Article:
Economic expansion in the United States is expected to continue, even though downside risks are growing, according to the Economic Advisory Committee of the American Bankers Association.
The economy has been expanding for 10 years and has tied the longest post-war period of prosperity in U.S. history. The advisory committee – which is comprised of 16 chief economists from major North American banks – expects economic growth to continue through 2020 at a rate near the committee’s two percent estimate of growth.
Household and business balance sheets, income growth, good credit availability, and a supportive financial environment are all positives for the U.S. economy.
“Households are in a good place right now, and they are a major stabilizing force for the economy,” Robert Dye, EAC chairman and chief economist at Comerica Bank, said. “Sustained consumer spending will keep the expansion on track.”
Monthly job growth is expected to remain solid at 160,000 this year and 130,000 next year. They expect the national unemployment rate to remain stable at 3.7 percent through 2020. Also, tight labor availability is projected to support higher wages as firms have to bid up to hire. Average hourly earnings growth will be about 3.2 percent through next year, they say.
However, the group sees slowing growth in business fixed investment and inventory accumulation, reflecting increased uncertainty. The escalation of trade disputes is already weighing on global and U.S. business confidence, the economists add.
“While the outlook is positive, there are some dark clouds on the horizon,” Dye said. “Concerns about an escalation of trade conflicts, a weakening global economy, and the potential for fiscal tightening could lead businesses to pull back on capital investment. While there is potential for trade tensions to recede in the months ahead, the uncertainty facing businesses is likely to persist.”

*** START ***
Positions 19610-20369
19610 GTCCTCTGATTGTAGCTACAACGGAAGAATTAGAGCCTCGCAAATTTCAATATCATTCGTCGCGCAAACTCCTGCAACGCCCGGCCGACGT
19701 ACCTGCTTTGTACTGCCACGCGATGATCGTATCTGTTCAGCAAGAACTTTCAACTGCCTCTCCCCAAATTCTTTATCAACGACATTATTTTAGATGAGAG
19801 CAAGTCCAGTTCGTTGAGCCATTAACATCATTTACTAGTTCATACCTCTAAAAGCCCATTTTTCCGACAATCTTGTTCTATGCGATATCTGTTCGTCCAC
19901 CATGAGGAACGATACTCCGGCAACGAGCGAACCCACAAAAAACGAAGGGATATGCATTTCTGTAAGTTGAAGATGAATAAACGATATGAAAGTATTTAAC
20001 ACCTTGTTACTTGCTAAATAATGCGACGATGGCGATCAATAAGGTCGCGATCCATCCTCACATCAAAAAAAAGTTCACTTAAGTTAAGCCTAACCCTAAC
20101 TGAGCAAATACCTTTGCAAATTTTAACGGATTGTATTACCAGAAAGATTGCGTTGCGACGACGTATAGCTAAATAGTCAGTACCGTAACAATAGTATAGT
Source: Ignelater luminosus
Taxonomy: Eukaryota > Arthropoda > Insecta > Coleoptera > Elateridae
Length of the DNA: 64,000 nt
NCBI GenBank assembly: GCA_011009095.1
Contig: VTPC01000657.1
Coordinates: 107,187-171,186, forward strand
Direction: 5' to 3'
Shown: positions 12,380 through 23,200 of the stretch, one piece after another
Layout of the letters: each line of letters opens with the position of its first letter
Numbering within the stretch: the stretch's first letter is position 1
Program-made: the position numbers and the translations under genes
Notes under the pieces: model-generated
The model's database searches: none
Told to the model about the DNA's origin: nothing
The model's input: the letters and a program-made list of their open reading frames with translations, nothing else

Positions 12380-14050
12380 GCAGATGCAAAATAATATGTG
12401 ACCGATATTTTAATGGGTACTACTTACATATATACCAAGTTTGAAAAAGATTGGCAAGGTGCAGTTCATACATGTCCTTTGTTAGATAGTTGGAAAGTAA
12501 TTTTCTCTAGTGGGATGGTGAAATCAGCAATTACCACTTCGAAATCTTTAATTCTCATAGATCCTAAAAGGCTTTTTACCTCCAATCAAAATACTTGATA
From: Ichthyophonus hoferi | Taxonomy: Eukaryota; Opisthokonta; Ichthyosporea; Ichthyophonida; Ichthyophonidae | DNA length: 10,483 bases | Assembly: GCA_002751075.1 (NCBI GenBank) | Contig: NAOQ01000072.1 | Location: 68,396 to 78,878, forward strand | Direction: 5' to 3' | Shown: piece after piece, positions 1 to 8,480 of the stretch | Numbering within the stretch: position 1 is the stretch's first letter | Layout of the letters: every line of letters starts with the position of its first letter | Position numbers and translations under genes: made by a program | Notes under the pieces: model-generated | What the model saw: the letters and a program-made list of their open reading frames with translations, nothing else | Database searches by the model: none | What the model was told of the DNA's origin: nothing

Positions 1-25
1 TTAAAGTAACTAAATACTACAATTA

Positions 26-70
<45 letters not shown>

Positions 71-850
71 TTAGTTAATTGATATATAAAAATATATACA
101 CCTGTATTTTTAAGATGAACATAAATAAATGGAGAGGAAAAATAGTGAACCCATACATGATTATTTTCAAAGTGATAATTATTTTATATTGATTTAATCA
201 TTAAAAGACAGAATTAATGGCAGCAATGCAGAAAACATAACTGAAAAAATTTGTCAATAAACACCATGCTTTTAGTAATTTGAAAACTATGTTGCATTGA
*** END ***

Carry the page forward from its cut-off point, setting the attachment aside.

The odds of the economy falling into recession between now and the end of 2020 is 35 percent.
Inflation is running below the Federal Reserve’s objective of 2 percent this year before returning to this target in 2020. The economists anticipate that the Federal Reserve to lower interest rates by 25 basis points at the end of July with a further 25 basis point rate cut before the end of this year.
“The FOMC is achieving its goal of full employment, but with inflation running below target and downside risks to the economy growing, we expect the Fed will want to be more accommodative,” Dye said.
The committee expects rates on three-month Treasuries to drift down with the federal funds rate, from 2.1 percent at present to 2.0 percent at year-end and 1.9 percent a year later.
“The strength of the banking industry will continue to support growth in the U.S. economy,” Dye said.
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